A particularly unsparing look at humanity and our ability to turn on each other, Le Corbeau has been dirtied by history from the day it exited the womb. Made by the German funded Continental Films, Henri-Georges Clouzot was banned from making films until 1947 (lifted from its initial lifelong stamp). It was seen as Anti-French at the time it was made, it is now seen in a more Anti-Nazi light and more broadly an Anti-People light. The misanthropy is locked and loaded even though room is made for people to find each other and for the guilty to go punished.

Le Corbeau addresses the power, cowardice and impact of omnipresent anonymity in a small town that collapses like a house of cards as secrets are exposed within the community. Someone is watching. Everyone is being watched by one of their own. Dark humor is found in the recesses and hypocrisies of a town thrown unto upheaval. The power of the letters is constantly given weight by Clouzot. During a funeral procession, a letter is seen in the road by everyone who passes. Nobody will pick it up; they avoid it like the plague, acknowledging its hold on them through nervous neglect. There’s even a letter point-of-view shot as everyone steps around it, a child eventually picking it up. Then there’s the shot of the letter floating down from the rafters of the church. It’s a perfect, almost pitiful evocation of how beholden the townspeople are to their own secrets. The world Clouzot depicts feels so insular and gradually uncontrollable in its futility, most notably during a sequence in which the accused Marie flees from the crowd. Shots become exaggerated and canted, sound becomes chaotic and inescapable. It’s the film’s most blatant callback to German Expressionism.

Poison pen letters would suggest based on immediate assumptions, a female culprit. But it’s not, not really, and the women of Le Corbeau are an atypical group who flip-flop expectations at every turn. I love that Denise, presented as a supporting suspicious sexpot, is ultimately presented as good, even inheriting the role of romantic lead. Her physical ailment leaves her clamoring for sexual affirmation, a need to assert herself while simultaneously listless and feigning additional illness. The nurturing Laura, a woman who seems destined for better things, is at once duplicitous and a victim. The vengeful mother, executor of justice, takes matters into her own hands, and is the one to restore the natural order. How are we meant to feel about that final act? It’s up to us. The final shot sees her as a floating faceless figure, slowly disappearing down the narrow alleyway without a trace, leaving the crime scene in our dirty hands.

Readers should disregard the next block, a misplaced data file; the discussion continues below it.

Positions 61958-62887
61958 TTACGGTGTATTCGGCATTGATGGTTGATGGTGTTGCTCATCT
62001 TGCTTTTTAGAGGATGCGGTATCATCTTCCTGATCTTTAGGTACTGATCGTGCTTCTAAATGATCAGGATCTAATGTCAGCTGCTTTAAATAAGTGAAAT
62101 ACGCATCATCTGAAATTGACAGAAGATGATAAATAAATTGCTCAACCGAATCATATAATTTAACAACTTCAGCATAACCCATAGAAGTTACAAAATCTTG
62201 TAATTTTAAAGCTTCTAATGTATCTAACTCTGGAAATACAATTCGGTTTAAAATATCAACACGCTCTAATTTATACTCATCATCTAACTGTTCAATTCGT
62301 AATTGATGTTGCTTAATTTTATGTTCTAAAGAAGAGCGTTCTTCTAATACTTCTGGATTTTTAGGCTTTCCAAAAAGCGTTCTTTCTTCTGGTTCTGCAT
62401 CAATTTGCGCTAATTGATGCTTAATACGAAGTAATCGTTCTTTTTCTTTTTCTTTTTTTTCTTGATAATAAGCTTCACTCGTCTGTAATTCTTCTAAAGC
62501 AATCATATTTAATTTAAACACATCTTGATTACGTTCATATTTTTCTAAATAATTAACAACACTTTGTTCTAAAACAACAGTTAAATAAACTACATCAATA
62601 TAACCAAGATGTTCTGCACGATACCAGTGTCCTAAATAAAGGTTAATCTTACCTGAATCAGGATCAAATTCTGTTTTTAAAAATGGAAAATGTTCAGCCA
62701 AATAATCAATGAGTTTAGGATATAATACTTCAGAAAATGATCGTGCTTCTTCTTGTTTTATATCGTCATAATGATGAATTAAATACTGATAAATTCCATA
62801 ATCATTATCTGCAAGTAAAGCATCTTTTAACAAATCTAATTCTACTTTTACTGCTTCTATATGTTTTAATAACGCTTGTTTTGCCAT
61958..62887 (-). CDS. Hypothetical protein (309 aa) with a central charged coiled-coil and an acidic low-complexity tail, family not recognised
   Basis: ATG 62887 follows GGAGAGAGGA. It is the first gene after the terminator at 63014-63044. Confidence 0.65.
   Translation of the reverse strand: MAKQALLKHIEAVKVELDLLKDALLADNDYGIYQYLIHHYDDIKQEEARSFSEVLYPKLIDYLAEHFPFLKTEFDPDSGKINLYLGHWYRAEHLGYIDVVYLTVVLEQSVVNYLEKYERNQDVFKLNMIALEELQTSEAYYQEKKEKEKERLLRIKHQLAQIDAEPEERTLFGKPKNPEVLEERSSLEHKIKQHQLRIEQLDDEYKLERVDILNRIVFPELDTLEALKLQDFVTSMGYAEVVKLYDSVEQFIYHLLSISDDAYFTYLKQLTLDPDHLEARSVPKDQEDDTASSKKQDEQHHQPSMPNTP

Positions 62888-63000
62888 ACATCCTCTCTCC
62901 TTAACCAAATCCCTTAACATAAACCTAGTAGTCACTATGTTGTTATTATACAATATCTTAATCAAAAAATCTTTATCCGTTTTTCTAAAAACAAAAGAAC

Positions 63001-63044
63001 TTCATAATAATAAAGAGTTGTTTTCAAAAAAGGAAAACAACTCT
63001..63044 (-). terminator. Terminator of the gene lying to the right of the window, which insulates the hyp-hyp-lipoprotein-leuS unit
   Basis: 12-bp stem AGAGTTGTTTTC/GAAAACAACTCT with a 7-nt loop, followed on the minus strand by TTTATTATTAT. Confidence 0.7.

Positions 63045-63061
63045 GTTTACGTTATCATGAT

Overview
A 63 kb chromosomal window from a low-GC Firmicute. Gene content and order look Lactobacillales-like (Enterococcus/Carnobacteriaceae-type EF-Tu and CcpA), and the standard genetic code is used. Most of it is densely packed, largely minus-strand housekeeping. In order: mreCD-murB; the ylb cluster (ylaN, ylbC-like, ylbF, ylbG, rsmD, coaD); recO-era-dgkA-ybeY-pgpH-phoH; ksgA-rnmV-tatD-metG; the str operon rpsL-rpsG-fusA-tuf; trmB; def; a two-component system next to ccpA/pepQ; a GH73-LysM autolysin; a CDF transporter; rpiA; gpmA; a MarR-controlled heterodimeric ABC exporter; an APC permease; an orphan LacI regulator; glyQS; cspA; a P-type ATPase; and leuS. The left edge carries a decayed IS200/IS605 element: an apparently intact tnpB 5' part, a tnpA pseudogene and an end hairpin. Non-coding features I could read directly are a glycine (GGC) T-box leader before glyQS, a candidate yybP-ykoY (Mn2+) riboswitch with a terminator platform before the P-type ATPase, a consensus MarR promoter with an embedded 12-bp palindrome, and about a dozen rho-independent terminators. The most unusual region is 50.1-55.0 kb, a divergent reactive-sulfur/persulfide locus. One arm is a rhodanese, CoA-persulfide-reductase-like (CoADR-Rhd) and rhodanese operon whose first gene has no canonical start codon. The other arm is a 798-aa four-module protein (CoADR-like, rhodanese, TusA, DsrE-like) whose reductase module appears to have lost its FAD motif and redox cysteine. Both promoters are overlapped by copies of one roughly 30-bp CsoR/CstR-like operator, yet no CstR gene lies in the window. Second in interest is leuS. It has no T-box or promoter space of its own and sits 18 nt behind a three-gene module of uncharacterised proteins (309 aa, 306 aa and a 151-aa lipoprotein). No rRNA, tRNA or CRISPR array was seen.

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2.
 Shadow of a Doubt (Hitchcock) (US)
Easily the film I’m most familiar with on this list, having seen it many times. More misanthropy! This time with Joseph Cotten’s Uncle Charlie. “Did you know the world is a foul sty?” Listening to him, he’s a kind of murderous Eeyore. The idealized duality, which Hitchcock emphasizes in many ways including how the two are introduced, that Charlie imagines between her and her uncle is completely shattered. It’s about two sides of the same coin, the innocuous (not just with Charlie’s small-town boredom but with how Joseph and his friend lightly but minutely discuss murder; it’s abstract and distant for them, a part of other people’s stories) going head-to-head with its opposite.